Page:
Polycystic Ovary Syndrome

Polycystic Ovary Syndrome (PCOS), Stein-Leventhal Syndrome and Hyperandrogenic Anovulation are all terms attempting to label a group of symptoms that appear to be related to one another. The primary symptoms include menstrual irregularities, hirsutism (increased body and facial hair), acne, and infertility. PCOS is a very common condition among women, up to 10% of women may be affected with some form of this syndrome. Despite its high incidence, the long-term effects of this syndrome are only now beginning to be understood.

What are Polycystic Ovaries?

Most women with PCOS have a characteristic appearance to their ovaries, known as polycystic ovaries. These consist of multiple small "cysts" or follicles less than ½ inch in diameter that form in the ovary. During the normal maturation process of a woman’s egg (ovum), the egg develops within a cyst inside the ovary.

The rupture of the follicle and release of the mature ovum is called ovulation. The multiple small cysts seen in the polycystic ovary are the result of eggs that only partially develop within the ovary. It is thought that a slight elevation of male hormones may inhibit the egg’s development. The egg’s failure to mature leads to a lack of ovulation (anovulation) in women with PCOS.

What Causes PCOS?

Despite extensive investigation, the cause of this common syndrome is still unknown. Our studies hope to identify potential causes.

Manifestations of PCOS:

  • Polycystic Ovaries and Infertility: Ovulation may not occur or it may occur infrequently in women with PCOS, such that it is unpredictable. This irregularity can make achieving pregnancy difficult. Medications are now available to help women with PCOS ovulate more regularly.
  • Irregular Periods: In women with regular menstrual cycles, the monthly period results from shedding the inner lining of the uterus. Without ovulation, the uterus does not receive the regular signals to properly develop and shed this lining. There can be long intervals of no bleeding, episodes of heavy bleeding, or persistent spotting or flow. In addition to the inconvenience this causes, there is also an increased risk of uterine cancer. Hormonal medication exists to regulate flow and reduce the risk of uterine cancer.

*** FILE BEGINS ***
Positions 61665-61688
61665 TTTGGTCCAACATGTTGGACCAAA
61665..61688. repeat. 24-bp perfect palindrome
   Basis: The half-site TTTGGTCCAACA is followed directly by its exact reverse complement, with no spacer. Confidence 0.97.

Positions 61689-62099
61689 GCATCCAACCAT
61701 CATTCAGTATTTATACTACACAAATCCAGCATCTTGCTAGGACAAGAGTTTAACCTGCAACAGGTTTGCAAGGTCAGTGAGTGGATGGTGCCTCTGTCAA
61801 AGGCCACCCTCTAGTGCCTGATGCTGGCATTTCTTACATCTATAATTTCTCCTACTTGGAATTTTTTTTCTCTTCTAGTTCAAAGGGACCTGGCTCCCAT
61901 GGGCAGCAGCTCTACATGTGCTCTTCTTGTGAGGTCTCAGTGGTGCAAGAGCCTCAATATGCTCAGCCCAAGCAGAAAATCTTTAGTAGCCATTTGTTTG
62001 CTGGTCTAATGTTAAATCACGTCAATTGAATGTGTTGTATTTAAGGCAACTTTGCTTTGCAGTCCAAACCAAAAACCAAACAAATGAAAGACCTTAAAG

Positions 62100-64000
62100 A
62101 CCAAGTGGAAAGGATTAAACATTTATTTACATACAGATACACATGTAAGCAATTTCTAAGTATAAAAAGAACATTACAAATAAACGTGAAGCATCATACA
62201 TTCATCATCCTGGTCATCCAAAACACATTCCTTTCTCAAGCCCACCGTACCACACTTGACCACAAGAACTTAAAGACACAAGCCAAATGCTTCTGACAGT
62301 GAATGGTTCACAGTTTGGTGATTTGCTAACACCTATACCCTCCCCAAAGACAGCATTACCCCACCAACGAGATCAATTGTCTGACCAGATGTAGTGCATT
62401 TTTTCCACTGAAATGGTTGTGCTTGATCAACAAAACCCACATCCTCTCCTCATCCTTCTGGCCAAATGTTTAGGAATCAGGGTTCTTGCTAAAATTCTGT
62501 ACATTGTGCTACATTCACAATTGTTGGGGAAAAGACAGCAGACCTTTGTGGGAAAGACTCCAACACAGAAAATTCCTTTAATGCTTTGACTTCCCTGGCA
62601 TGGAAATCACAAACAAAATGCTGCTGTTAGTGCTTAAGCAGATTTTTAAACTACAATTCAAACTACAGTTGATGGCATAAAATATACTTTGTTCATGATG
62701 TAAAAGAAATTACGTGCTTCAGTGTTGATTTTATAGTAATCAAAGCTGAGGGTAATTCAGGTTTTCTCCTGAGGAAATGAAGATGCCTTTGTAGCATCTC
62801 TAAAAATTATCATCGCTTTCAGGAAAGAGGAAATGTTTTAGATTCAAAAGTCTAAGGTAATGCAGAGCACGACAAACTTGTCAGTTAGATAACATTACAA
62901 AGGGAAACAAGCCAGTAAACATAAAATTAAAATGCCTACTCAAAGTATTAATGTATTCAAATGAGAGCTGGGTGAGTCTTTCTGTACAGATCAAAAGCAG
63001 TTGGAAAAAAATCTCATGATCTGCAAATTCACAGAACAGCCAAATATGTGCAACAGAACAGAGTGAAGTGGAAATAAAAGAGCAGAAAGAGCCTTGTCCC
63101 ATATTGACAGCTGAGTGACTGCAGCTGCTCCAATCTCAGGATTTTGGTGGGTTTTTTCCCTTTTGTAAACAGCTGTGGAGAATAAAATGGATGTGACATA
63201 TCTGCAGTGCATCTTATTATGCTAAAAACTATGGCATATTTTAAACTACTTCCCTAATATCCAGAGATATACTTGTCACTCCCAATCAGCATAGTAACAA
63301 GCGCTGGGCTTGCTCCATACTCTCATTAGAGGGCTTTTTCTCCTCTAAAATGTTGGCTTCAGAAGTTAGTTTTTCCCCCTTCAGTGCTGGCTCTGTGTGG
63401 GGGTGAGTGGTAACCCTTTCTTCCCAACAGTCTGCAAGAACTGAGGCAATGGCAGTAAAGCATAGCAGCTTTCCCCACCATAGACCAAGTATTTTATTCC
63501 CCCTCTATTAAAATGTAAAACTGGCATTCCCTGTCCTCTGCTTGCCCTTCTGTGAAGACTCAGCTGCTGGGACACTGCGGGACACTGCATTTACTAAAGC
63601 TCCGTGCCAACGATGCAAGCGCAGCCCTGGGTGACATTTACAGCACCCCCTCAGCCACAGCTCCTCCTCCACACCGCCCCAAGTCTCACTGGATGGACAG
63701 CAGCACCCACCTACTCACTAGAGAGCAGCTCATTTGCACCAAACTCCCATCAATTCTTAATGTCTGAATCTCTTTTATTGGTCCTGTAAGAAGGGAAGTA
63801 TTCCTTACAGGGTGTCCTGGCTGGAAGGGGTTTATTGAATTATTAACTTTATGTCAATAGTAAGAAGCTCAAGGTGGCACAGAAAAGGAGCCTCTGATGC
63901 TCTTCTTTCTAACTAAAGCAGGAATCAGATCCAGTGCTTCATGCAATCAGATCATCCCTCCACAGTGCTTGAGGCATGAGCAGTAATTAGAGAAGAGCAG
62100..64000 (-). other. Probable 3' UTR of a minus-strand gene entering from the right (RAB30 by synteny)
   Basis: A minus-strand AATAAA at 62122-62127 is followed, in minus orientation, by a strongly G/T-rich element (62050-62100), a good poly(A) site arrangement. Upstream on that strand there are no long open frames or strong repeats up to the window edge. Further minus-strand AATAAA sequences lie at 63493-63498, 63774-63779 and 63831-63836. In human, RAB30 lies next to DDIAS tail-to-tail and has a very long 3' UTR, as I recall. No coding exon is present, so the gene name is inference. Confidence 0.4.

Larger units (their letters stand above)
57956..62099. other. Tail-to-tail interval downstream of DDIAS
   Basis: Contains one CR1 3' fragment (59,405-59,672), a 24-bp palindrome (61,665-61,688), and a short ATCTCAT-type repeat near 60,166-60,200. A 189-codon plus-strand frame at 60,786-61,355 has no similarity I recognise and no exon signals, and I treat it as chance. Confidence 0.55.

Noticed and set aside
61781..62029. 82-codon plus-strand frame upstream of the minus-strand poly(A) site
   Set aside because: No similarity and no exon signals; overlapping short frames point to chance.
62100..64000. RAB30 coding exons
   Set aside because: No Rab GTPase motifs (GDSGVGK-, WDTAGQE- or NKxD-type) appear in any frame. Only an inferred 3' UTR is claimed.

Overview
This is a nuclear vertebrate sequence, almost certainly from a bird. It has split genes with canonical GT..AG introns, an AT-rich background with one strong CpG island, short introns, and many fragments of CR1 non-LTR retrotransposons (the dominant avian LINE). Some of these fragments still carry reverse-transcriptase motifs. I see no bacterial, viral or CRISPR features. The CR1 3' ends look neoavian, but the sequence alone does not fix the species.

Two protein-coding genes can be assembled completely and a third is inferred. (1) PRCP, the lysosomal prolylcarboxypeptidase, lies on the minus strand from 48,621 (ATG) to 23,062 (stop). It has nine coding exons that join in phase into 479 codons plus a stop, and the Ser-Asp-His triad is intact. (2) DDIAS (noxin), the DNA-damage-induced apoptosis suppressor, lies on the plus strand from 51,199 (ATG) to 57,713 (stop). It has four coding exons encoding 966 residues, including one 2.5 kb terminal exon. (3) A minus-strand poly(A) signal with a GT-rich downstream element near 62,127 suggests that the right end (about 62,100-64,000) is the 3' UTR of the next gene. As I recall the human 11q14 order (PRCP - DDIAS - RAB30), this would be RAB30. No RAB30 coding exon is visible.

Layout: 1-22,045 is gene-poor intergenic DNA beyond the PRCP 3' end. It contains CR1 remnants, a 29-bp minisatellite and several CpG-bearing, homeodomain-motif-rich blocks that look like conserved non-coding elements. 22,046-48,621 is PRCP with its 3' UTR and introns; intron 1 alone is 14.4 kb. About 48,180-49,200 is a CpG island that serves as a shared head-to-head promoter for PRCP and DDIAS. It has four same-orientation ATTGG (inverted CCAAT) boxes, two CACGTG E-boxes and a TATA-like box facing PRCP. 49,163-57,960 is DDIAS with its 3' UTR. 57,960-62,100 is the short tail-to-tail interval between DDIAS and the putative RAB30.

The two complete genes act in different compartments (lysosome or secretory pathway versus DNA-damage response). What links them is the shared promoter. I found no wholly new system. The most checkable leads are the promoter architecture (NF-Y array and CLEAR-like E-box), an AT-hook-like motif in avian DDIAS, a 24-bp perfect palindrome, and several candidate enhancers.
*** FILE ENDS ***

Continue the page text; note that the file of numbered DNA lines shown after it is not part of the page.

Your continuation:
• Hirsutism and Acne: Some women with PCOS may experience symptoms of hirsutism and acne because of the constant and elevated levels of male hormones associated with anovulation. This elevation in male hormones, however, rarely ever approaches the normal male levels. Rather, it represents an imbalance between a woman’s male and female hormones. These conditions can be treated with medication.
  • Insulin Resistance and Diabetes: It has become clearer that women with PCOS are predisposed to a pre-diabetic condition and an increased chance for diabetes later in life. These are conditions which involve problems regulating blood sugar in the body. It is important to control blood sugar because diabetes has many potential long-term complications. Weight loss, diet, and medications are often successful in treating pre-diabetic and diabetic states.
  • Cardiovascular Disease: Women with PCOS may also face an increased cardiovascular risk due to a variety of reasons including obesity, hypertension and blood lipid abnormalities.
  • Obesity: Excess body weight can be a strain on the heart but the distribution of the body weight also appears to be important. When fat is deposited in the upper body, particularly around the waist (central obesity), women are at increased risk for diabetes, hypertension, and heart disease. Women with PCOS tend to have this central obesity (an apple-shape instead of a pear-shape).
  • Hypertension: Some studies have found that women with PCOS have a greater risk for developing hypertension (high blood pressure) compared to women of the same age.
  • Lipid Abnormalities: Women with PCOS often have changes in their blood lipids (such as cholesterol) that increase their risk for heart disease. There are a variety of interventions including weight loss, diet changes, behavioral modifications, and medications available to lower these risk factors.
  • Gynecological Cancers
    • Uterine Cancer: The endometrium is the inner lining of the uterus. With regular ovulation, it grows and is shed monthly. Irregular or absent ovulation causes the endometrium to continue to grow without being shed. This growth of the endometrium can lead to endometrial cancer. Consequently, women with PCOS who have absent or irregular periods are at increased risk for endometrial cancer. Hormonal treatments can lower this risk.
    • Other Gynecological Cancers: At this time, there is no clear evidence to suggest that women with PCOS are at any increased risk for ovarian or breast cancer.

* This information came from The Milton S. Hershey Medical Center, The Pennsylvania State University.


Appointments can be made in person or by phone. If you are unable to keep your appointment, please call and cancel. Otherwise you will be charged for the visit.

To schedule or cancel appointments, call: 814-898-6217.

This content is reviewed periodically and is subject to change as new health information becomes available. This information is intended to inform and educate and is not a replacement for medical evaluation, advice, diagnosis or treatment by a healthcare professional.